Guitar Amps & Effects For Dummies
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Tuners is the common contemporary term for those six little mechanisms mounted at your guitar’s headstock that are responsible for tuning the strings, which were often called machine heads or tuning gears in the old days. In one sense, their job is to efficiently bring your guitar strings up to tension and keep them there.

As with everything to which a guitar string is attached, however, they also have some implications for your tone.

Regardless of what you hear about the sound of different tuners, their ability to function well at the job of tuning your strings should be your first concern. Cheap tuners may technically work, but they can be less precise than tuners of better quality, and also may slip a little, resulting in frequent out-of-tuneness, which certainly gets frustrating.

In the late ’60s, many players developed the theory that heavier tuners contributed to better sustain and resonance, and therefore they swapped out the relatively lightweight original Kluson-made tuners on their guitars — on ’50s and ’60s Gibson and Fender models in particular — for heavier die-cast tuners, usually made by Grover or Schaller.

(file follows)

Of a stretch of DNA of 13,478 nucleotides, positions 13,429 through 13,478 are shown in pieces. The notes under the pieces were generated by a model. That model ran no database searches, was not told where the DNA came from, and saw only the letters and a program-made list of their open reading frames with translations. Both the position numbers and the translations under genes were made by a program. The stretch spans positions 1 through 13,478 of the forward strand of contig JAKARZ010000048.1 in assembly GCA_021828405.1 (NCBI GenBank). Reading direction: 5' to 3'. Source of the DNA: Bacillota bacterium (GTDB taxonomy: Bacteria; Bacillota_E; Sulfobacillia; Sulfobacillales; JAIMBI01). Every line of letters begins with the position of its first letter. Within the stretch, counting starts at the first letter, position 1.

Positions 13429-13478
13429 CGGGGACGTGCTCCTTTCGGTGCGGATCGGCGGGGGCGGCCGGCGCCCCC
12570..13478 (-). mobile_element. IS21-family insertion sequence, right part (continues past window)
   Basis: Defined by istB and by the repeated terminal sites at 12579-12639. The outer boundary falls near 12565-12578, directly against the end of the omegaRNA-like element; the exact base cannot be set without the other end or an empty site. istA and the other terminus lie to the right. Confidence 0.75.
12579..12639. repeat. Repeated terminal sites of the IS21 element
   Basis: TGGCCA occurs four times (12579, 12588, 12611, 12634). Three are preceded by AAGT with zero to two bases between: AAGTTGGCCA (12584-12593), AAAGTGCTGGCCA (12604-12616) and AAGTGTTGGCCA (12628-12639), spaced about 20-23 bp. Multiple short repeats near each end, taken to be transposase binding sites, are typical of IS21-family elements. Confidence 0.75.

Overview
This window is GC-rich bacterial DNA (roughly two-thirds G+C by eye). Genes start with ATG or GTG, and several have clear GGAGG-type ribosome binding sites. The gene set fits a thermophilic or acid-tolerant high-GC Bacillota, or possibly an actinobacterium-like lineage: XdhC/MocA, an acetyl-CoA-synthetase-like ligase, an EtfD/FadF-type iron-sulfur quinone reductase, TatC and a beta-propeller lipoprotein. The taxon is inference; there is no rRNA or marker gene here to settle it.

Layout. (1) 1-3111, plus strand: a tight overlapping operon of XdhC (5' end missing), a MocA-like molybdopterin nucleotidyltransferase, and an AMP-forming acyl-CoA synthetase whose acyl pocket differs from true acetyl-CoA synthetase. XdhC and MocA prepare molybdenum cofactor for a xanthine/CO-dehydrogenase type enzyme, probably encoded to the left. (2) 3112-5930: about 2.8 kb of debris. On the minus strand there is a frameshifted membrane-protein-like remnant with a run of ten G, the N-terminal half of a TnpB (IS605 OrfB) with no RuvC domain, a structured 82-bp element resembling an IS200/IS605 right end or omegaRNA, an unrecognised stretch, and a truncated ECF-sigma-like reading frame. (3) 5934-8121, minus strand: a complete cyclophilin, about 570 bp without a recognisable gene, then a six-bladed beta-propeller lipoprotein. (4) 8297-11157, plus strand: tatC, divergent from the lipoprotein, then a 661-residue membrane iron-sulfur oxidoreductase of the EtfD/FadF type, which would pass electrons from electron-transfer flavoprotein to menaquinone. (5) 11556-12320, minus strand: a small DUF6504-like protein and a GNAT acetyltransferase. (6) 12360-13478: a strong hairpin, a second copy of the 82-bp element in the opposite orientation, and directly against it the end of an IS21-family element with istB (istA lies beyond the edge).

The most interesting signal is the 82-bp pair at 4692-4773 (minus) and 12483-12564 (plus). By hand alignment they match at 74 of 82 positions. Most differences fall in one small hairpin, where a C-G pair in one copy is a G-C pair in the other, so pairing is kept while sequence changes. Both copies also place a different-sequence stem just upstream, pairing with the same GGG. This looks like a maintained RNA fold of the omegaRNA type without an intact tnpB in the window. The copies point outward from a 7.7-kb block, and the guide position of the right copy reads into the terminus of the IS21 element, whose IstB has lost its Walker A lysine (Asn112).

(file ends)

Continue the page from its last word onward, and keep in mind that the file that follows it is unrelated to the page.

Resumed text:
[Credit: Photograph by Dave Hunter]
Credit: Photograph by Dave Hunter

This was probably even more of a craze among Les Paul players, with artists like Jimmy Page, Jeff Beck, Paul Kossoff, and others looking for that fat, thick, sustaining tone from their guitars and trying everything possible to maximize it.

Many players still believe that tuners with added weight improve a guitar’s resonance, but a lighter headstock actually does the trick, so in truth, who knows? If your tuners work well and have no functional issues, there is probably no tone-based reason to change them.

Over the past couple of decades, many players who use vibrato units on their guitars have become fond of locking tuners. These types, available from many different parts manufacturers, hold your strings firmly in place in the post holes, preventing slippage during considerable vibrato usage. This, in turn, can contribute to greater tuning stability. As a bonus, locking tuners are also usually quicker to restring when string changes roll around.

[Credit: Photograph by Dave Hunter]
Credit: Photograph by Dave Hunter

About This Article

This article is from the book:

About the book author:

Dave Hunter has made a career out of explaining the relationships between guitars and amp tone, and the technology that creates it. He has authored or coauthored dozens of books on guitar topics, columns in Guitar Player and Vintage Guitar magazines, and is considered a top authority on amps and effects.

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